Clay Center: Clay Center houses the performing arts, visual arts and the sciences under one roof. The facility is home to the Avampato Discovery Museum, with rotating exhibits and hands-on activities for children. The Clay Center also houses the West Virginia Symphony Orchestra, the 1,883-seat Maier Foundation Performance Hall, the black-box Walker Theater, the large-format film ElectricSky Theater and more. Located at 1 Clay Square, Charleston. For information, visit www.theclaycenter.org or call 304-561-3500 or 888-241-6376.
Collis P. Huntington Railroad Historical Society Inc.: 1323 8th Ave., Huntington. Hours are 9:30 a.m. to 4:30 p.m. Monday through Friday. Operated by the Collis P. Huntington Historical Society. The Society operates an indoor museum inside its office building where guests can view a multitude of railroadiana on display including lanterns, conductor outfits, poster and more. The most prominent item is a late 1800’s era built hand car. This hand car was built in the late 1800s for the C&O railroad and was in the movie “Matewan,” which was filmed in Thurmond, West Virginia. The society also operates an outdoor museum at the end of Memorial park, on 14th Street West in Huntington. There, visitors can see an H-6 Baldwin Steam Locomotive, a C&O caboose and more. Call 866-639-7487 or 304-523-0364 or visit facebook.com/newrivertrain.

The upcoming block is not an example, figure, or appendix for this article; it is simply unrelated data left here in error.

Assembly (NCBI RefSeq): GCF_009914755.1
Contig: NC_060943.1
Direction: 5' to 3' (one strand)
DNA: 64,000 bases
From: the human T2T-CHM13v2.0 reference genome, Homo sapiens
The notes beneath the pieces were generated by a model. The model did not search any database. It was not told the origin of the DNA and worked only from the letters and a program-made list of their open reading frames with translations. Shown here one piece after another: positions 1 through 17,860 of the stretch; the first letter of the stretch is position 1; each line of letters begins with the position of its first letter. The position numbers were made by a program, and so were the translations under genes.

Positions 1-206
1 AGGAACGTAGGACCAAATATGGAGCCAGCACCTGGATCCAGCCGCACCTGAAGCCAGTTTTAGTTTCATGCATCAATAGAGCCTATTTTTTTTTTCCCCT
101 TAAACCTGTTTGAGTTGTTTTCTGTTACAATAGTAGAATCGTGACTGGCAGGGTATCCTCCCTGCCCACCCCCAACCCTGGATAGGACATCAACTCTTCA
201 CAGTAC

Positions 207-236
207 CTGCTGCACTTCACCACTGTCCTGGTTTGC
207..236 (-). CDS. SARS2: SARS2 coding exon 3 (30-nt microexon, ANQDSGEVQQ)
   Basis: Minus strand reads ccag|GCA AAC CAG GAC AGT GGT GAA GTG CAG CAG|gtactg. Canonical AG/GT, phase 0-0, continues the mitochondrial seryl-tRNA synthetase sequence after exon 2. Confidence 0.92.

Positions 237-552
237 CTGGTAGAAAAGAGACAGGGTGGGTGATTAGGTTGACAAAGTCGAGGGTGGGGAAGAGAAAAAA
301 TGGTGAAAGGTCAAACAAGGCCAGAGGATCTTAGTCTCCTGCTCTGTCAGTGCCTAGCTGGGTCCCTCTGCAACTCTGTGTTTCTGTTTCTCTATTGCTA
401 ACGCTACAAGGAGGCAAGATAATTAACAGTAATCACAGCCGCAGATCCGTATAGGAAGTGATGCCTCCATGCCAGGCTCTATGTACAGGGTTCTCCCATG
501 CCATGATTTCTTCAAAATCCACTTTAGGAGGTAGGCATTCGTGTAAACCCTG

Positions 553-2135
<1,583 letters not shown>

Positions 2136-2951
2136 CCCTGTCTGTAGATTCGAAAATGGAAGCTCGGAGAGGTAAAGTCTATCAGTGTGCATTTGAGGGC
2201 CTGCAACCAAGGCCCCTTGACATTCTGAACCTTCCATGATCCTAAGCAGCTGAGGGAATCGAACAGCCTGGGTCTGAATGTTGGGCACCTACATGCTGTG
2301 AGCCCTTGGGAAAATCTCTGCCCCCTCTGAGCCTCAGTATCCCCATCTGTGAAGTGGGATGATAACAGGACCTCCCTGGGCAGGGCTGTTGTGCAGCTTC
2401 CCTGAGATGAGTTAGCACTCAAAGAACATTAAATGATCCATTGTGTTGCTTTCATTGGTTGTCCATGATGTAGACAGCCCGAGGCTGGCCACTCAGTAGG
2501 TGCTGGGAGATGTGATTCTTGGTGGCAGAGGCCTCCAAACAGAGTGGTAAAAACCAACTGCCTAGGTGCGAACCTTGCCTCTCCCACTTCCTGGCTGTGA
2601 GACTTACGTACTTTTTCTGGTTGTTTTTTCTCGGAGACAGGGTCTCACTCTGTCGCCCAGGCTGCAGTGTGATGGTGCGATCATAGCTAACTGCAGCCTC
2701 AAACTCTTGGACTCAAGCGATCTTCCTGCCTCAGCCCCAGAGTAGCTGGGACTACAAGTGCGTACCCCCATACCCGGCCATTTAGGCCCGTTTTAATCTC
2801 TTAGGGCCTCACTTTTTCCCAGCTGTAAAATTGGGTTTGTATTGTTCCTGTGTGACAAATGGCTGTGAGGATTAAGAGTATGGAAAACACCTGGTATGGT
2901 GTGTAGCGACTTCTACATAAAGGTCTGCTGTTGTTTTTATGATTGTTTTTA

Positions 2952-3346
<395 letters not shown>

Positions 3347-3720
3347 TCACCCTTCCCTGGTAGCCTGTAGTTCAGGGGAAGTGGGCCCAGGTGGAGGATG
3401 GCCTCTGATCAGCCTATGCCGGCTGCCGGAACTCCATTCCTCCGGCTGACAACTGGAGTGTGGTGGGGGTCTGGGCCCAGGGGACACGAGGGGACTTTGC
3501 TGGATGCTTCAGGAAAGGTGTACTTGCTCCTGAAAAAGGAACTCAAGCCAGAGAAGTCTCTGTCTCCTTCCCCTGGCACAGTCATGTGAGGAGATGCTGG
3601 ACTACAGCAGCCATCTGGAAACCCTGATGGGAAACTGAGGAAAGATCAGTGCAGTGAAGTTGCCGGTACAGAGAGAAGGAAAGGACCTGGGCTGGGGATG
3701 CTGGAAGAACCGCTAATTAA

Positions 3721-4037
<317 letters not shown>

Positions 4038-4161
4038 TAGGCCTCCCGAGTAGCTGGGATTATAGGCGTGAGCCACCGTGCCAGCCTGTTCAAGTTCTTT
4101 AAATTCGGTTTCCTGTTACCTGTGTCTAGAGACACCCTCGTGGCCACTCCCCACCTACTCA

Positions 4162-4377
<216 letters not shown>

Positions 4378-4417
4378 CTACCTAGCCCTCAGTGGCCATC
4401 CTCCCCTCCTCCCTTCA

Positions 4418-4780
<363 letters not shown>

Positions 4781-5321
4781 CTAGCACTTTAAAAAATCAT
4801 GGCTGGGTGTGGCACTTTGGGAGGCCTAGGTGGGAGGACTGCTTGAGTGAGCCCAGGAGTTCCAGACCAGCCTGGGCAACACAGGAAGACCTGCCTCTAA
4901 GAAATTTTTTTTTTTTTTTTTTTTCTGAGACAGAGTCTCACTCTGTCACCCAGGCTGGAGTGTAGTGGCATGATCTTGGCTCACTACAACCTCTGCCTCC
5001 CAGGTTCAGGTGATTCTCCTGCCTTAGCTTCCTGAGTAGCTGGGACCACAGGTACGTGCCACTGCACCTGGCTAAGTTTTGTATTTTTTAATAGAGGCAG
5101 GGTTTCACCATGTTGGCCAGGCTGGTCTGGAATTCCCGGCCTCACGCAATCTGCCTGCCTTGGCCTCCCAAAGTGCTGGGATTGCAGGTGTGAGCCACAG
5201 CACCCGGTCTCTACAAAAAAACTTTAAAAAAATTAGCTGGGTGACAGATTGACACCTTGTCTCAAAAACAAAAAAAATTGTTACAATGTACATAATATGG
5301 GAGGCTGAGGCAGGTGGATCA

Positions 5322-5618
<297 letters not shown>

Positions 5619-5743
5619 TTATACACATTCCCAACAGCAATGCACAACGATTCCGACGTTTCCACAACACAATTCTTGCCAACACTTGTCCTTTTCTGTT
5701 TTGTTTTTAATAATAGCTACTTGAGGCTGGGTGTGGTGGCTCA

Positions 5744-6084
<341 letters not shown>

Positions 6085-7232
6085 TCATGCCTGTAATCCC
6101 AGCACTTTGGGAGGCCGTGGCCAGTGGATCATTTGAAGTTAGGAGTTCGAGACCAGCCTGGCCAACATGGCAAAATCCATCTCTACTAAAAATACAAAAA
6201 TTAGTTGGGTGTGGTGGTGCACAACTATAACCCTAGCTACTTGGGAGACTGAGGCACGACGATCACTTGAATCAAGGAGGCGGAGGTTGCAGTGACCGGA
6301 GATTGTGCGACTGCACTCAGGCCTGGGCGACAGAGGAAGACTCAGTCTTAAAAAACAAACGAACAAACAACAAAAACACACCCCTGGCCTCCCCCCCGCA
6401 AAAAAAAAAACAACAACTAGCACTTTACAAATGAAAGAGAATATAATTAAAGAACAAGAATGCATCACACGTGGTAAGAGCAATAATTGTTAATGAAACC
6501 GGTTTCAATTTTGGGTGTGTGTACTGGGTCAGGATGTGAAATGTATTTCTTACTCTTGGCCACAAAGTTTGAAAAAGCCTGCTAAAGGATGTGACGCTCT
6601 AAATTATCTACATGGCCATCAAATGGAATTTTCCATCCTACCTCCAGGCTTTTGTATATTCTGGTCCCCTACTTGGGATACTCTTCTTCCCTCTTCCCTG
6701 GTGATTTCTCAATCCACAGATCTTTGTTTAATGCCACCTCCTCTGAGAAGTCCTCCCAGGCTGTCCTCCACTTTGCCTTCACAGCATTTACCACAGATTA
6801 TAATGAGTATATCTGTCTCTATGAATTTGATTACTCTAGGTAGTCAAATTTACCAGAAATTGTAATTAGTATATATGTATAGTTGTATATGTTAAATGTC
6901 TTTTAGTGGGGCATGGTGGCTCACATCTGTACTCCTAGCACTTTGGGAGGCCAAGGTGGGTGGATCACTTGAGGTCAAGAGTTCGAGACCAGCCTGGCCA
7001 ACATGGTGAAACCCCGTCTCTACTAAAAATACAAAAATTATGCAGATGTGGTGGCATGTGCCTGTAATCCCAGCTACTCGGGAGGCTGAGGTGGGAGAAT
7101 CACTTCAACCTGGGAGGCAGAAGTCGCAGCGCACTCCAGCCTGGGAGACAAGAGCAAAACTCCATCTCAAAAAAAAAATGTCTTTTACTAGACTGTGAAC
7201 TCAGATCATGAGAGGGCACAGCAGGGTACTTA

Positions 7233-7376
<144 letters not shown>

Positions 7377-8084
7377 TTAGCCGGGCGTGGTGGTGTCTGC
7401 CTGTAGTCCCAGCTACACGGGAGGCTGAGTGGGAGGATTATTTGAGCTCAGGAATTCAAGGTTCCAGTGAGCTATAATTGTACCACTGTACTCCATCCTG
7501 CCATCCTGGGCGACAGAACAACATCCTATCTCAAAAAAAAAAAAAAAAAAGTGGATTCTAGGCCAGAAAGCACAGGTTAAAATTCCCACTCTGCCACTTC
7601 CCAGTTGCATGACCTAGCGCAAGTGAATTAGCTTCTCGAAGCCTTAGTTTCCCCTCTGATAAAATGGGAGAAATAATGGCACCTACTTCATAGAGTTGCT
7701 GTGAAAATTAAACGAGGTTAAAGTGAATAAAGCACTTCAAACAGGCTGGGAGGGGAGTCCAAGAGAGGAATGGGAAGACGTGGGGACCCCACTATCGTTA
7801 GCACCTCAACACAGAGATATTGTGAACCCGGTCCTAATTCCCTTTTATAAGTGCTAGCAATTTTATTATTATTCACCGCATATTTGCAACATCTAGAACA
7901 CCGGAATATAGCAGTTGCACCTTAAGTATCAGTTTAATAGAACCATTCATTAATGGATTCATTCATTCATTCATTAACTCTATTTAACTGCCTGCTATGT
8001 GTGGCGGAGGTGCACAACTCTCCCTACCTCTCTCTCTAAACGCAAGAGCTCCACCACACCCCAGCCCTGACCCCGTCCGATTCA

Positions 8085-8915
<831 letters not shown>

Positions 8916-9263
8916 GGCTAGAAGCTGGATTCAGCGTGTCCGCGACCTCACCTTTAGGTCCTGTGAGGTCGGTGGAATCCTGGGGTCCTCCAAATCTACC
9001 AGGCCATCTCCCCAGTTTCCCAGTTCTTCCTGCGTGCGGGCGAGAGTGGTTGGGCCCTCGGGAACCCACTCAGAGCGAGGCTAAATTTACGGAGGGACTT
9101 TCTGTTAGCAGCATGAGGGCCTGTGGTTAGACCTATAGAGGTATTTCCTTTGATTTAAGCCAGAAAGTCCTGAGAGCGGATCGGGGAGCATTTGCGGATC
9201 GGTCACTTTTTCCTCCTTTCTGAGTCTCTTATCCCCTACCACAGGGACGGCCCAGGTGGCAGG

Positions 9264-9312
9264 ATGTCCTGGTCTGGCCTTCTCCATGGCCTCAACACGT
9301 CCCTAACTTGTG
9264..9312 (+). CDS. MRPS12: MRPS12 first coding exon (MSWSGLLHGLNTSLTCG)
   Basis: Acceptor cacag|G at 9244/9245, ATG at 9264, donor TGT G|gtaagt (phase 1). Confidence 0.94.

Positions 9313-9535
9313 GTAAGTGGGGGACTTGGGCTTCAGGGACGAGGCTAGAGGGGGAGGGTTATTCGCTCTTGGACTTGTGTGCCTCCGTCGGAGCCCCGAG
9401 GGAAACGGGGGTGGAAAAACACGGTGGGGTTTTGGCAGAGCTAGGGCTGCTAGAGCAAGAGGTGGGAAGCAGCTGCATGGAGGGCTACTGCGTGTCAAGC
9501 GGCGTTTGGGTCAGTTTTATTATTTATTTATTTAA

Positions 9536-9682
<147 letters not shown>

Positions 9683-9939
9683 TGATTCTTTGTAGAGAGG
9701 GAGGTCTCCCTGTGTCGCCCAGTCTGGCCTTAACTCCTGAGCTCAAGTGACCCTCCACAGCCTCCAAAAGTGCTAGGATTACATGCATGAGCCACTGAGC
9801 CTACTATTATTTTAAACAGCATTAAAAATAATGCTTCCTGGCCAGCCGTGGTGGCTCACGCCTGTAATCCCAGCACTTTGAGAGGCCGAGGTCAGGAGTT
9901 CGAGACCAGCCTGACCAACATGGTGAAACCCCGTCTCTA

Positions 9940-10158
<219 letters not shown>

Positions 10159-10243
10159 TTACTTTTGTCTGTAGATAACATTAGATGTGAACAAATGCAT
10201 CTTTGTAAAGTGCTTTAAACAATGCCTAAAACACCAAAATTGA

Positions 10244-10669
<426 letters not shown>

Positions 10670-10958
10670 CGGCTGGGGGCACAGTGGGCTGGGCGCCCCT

Governor’s Mansion: Tours are free (by reservation only) at this 30-room, Georgian revival-style home on state Capitol grounds, 1716 Kanawha Blvd., Charleston. Call 304-558-4839.
Gritt’s Farm: 864 Gritt Road, Buffalo. Stop by during the growing season to purchase fresh produce or a variety of flowers and plants for your yard. Check in for special activities throughout the year, or take your family to the Fun Farm, mid-September through the end of October for corn mazes, wagon rides, hay bail slides, a pick your own pumpkin patch, and more fun for the whole family. grittsfarm.com.